Methods and analysis

Setting

The study is an observational cross-sectional multicentre study across 16 European countries comparing stigmatisation and body image in patients with skin disease compared with controls. Patients will be recruited from public general dermatological outpatient clinics at each participating centre. The study will be organised following the time table (table 1) and conducted by members of the European Society for Dermatology and Psychiatry. The dermatological departments of the following institutions have signed an agreement to participate: University of Graz (Austria), University of Copenhagen, Roskilde Hospital (Denmark), Brest University (France), Justus Liebig University, Giessen (Germany), Muenster University (Germany), University of Szeged (Hungary), Istituto Dermopatico dell’Immacolata, Rome (Italy), Skopje University (Macedonia), University of Leiden, Radboud University of Nijmegen, University of Amsterdam (Netherlands), University of Stavanger, Innlandet Hospital Trust (Norway), Wroclaw University, University of Rzeszow (Poland), University of Coimbra (Portugal), First Moscow State Medical University, Moscow Scientifica and Practical Centre for Dermatology and Cosmetology (Russia), Alcaniz Hospital, Alcaniz, Department of dermatology, Zaragosa, Hospital of Barbastro, Huesca, Aragon (Spain), Skåne University Hospital, Malmö, Lund University (Sweden), Sisli Etfal Hospital, Istanbul (Turkey), Barts Health National Health Service Trust London, Sheffield University, Cardiff University (UK).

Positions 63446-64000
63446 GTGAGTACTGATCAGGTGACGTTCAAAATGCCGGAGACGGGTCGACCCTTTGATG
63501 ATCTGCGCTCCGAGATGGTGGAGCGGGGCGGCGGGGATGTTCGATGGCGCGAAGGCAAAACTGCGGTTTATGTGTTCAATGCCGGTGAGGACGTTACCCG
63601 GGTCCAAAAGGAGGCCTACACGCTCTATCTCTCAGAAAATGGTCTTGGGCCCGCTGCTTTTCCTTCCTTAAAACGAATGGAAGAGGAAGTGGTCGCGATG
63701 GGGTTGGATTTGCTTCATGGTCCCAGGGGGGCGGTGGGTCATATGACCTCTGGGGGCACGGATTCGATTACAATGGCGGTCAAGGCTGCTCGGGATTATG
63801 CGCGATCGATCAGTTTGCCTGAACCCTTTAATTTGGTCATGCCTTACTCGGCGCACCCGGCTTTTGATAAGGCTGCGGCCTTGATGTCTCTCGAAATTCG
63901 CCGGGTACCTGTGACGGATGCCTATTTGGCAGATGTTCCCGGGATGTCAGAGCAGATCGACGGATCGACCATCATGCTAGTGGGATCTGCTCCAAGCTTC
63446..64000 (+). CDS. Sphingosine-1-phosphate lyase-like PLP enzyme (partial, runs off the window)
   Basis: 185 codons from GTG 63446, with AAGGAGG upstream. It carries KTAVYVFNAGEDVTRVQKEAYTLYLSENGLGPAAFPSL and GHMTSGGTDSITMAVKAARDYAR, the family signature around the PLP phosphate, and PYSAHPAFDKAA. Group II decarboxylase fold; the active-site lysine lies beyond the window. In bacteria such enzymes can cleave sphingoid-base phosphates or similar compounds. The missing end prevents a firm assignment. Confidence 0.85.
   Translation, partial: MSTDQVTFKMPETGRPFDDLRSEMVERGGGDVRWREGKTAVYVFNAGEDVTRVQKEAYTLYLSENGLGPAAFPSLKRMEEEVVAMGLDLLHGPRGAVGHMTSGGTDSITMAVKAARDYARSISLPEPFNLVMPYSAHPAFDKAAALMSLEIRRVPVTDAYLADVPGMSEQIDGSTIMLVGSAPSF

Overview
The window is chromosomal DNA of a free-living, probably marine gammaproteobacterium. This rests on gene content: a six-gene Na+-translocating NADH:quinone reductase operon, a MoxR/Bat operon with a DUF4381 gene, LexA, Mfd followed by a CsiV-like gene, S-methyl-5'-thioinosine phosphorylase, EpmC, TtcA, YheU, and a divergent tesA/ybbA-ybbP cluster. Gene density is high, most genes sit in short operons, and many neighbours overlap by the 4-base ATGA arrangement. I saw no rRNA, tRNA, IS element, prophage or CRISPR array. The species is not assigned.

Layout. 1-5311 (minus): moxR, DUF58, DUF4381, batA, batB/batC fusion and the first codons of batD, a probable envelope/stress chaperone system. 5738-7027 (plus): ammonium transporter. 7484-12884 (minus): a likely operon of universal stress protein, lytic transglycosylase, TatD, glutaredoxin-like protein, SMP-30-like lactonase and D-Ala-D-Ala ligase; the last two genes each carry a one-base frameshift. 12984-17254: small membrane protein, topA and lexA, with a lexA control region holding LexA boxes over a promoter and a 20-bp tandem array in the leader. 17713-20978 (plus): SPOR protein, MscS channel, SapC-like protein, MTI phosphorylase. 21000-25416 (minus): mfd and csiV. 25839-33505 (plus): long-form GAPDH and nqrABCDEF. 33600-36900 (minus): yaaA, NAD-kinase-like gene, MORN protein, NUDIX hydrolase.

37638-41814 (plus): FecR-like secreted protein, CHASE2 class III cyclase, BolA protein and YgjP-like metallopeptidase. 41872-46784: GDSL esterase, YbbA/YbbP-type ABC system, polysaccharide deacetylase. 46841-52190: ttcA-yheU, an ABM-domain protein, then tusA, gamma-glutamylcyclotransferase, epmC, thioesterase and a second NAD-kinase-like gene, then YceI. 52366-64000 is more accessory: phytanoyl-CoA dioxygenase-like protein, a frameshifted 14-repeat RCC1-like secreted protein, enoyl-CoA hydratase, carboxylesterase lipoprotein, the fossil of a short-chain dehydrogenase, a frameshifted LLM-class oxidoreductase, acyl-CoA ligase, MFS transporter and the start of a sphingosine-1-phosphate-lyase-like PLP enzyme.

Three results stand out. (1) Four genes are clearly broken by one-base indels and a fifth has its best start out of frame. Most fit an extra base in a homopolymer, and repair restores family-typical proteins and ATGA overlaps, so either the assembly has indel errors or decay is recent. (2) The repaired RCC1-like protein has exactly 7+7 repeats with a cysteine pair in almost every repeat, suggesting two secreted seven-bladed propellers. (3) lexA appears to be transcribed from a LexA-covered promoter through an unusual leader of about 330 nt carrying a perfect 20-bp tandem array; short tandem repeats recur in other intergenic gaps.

Table 1

Study dates

Procedure

Recruitment of cases will take place at the general dermatological outpatient clinic at each centre in each participating country in the same way as described in the previous study.5 From the previous study, we expect that the most common skin diseases will be: psoriasis, non-melanoma skin cancers, infections of the skin, non-classified eczema and acne. Consecutive patients will be invited to participate in the study on one or more random days until the required number of 250 respondents is reached. All patients will be fully briefed by a research assistant and will be accepted onto the study by signing a written consent form. Each patient will be examined by a dermatologist who will record the diagnosis; and, if required any secondary diagnosis will be recorded. The recruitment of 125 controls at each centre will be completed by announcement among the staff in the hospital institution.